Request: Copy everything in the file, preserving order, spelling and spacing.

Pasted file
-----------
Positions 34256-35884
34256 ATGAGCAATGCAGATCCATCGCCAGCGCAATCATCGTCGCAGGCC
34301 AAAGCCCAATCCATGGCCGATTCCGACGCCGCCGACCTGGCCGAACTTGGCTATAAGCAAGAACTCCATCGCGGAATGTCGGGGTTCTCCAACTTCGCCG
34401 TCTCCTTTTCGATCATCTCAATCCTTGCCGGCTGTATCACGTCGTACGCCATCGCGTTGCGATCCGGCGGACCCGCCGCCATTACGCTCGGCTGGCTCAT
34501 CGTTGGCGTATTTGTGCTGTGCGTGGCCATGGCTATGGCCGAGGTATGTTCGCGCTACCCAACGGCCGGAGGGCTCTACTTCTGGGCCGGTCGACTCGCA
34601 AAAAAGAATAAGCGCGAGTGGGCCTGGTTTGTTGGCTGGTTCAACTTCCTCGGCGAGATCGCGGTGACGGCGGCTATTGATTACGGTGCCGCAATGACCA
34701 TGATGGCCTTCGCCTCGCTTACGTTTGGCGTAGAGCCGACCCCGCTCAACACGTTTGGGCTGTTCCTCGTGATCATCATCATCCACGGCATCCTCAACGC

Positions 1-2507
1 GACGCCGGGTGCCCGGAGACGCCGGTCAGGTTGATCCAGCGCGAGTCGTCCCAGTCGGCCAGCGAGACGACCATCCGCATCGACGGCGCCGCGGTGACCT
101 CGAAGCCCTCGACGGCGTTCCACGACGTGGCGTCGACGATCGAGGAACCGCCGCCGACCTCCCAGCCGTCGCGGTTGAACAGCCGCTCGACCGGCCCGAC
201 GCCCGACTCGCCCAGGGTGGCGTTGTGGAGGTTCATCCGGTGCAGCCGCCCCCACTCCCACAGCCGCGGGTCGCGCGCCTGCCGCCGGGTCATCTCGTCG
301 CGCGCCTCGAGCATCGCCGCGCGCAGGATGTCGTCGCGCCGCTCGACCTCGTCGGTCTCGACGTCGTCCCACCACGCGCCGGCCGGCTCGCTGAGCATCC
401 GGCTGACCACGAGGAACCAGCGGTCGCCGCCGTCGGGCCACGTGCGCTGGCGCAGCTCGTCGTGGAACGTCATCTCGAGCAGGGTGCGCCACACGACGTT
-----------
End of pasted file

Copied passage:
Positions 34256-35884
34256 ATGAGCAATGCAGATCCATCGCCAGCGCAATCATCGTCGCAGGCC
34301 AAAGCCCAATCCATGGCCGATTCCGACGCCGCCGACCTGGCCGAACTTGGCTATAAGCAAGAACTCCATCGCGGAATGTCGGGGTTCTCCAACTTCGCCG
34401 TCTCCTTTTCGATCATCTCAATCCTTGCCGGCTGTATCACGTCGTACGCCATCGCGTTGCGATCCGGCGGACCCGCCGCCATTACGCTCGGCTGGCTCAT
34501 CGTTGGCGTATTTGTGCTGTGCGTGGCCATGGCTATGGCCGAGGTATGTTCGCGCTACCCAACGGCCGGAGGGCTCTACTTCTGGGCCGGTCGACTCGCA
34601 AAAAAGAATAAGCGCGAGTGGGCCTGGTTTGTTGGCTGGTTCAACTTCCTCGGCGAGATCGCGGTGACGGCGGCTATTGATTACGGTGCCGCAATGACCA
34701 TGATGGCCTTCGCCTCGCTTACGTTTGGCGTAGAGCCGACCCCGCTCAACACGTTTGGGCTGTTCCTCGTGATCATCATCATCCACGGCATCCTCAACGC

Positions 1-2507
1 GACGCCGGGTGCCCGGAGACGCCGGTCAGGTTGATCCAGCGCGAGTCGTCCCAGTCGGCCAGCGAGACGACCATCCGCATCGACGGCGCCGCGGTGACCT
101 CGAAGCCCTCGACGGCGTTCCACGACGTGGCGTCGACGATCGAGGAACCGCCGCCGACCTCCCAGCCGTCGCGGTTGAACAGCCGCTCGACCGGCCCGAC
201 GCCCGACTCGCCCAGGGTGGCGTTGTGGAGGTTCATCCGGTGCAGCCGCCCCCACTCCCACAGCCGCGGGTCGCGCGCCTGCCGCCGGGTCATCTCGTCG
301 CGCGCCTCGAGCATCGCCGCGCGCAGGATGTCGTCGCGCCGCTCGACCTCGTCGGTCTCGACGTCGTCCCACCACGCGCCGGCCGGCTCGCTGAGCATCC
401 GGCTGACCACGAGGAACCAGCGGTCGCCGCCGTCGGGCCACGTGCGCTGGCGCAGCTCGTCGTGGAACGTCATCTCGAGCAGGGTGCGCCACACGACGTT